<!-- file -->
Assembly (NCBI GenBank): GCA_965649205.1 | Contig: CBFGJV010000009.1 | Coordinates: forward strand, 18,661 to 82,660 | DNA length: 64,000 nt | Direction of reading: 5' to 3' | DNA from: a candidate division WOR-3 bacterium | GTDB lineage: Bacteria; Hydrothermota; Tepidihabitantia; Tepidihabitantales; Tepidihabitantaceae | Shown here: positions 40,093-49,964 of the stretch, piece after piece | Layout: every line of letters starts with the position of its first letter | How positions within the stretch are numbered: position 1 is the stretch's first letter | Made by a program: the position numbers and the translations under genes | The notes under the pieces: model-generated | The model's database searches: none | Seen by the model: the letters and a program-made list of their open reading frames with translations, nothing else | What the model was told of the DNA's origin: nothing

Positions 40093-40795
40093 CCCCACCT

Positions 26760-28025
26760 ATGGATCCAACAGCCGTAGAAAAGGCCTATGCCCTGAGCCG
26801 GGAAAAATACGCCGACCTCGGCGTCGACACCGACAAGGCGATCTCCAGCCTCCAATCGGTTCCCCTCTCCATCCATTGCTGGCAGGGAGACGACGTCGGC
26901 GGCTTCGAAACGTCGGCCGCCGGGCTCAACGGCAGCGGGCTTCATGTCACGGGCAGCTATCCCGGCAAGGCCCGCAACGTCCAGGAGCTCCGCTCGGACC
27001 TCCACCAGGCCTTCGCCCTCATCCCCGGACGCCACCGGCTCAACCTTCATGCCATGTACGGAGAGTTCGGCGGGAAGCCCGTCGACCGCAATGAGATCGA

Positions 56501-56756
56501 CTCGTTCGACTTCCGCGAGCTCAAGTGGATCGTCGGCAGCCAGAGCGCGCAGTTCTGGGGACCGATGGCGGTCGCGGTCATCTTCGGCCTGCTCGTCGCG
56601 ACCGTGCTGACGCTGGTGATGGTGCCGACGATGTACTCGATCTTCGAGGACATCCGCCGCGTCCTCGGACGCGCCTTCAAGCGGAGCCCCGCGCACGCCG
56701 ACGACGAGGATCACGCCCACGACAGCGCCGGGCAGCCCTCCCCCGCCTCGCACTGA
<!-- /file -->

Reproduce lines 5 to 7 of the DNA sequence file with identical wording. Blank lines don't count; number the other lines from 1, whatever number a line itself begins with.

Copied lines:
26760 ATGGATCCAACAGCCGTAGAAAAGGCCTATGCCCTGAGCCG
26801 GGAAAAATACGCCGACCTCGGCGTCGACACCGACAAGGCGATCTCCAGCCTCCAATCGGTTCCCCTCTCCATCCATTGCTGGCAGGGAGACGACGTCGGC
26901 GGCTTCGAAACGTCGGCCGCCGGGCTCAACGGCAGCGGGCTTCATGTCACGGGCAGCTATCCCGGCAAGGCCCGCAACGTCCAGGAGCTCCGCTCGGACC